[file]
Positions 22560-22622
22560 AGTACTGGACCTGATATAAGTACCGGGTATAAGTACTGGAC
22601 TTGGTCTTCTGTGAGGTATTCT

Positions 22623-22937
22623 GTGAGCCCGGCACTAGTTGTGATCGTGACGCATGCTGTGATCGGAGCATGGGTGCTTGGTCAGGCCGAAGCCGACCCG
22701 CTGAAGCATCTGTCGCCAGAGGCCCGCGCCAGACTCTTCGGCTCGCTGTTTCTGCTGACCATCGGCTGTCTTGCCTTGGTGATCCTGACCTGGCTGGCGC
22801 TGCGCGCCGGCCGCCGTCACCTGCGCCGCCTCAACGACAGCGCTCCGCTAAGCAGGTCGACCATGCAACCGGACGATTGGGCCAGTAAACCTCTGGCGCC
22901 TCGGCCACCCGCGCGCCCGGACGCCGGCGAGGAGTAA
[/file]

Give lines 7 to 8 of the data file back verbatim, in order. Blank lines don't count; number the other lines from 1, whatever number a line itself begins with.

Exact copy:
22801 TGCGCGCCGGCCGCCGTCACCTGCGCCGCCTCAACGACAGCGCTCCGCTAAGCAGGTCGACCATGCAACCGGACGATTGGGCCAGTAAACCTCTGGCGCC
22901 TCGGCCACCCGCGCGCCCGGACGCCGGCGAGGAGTAA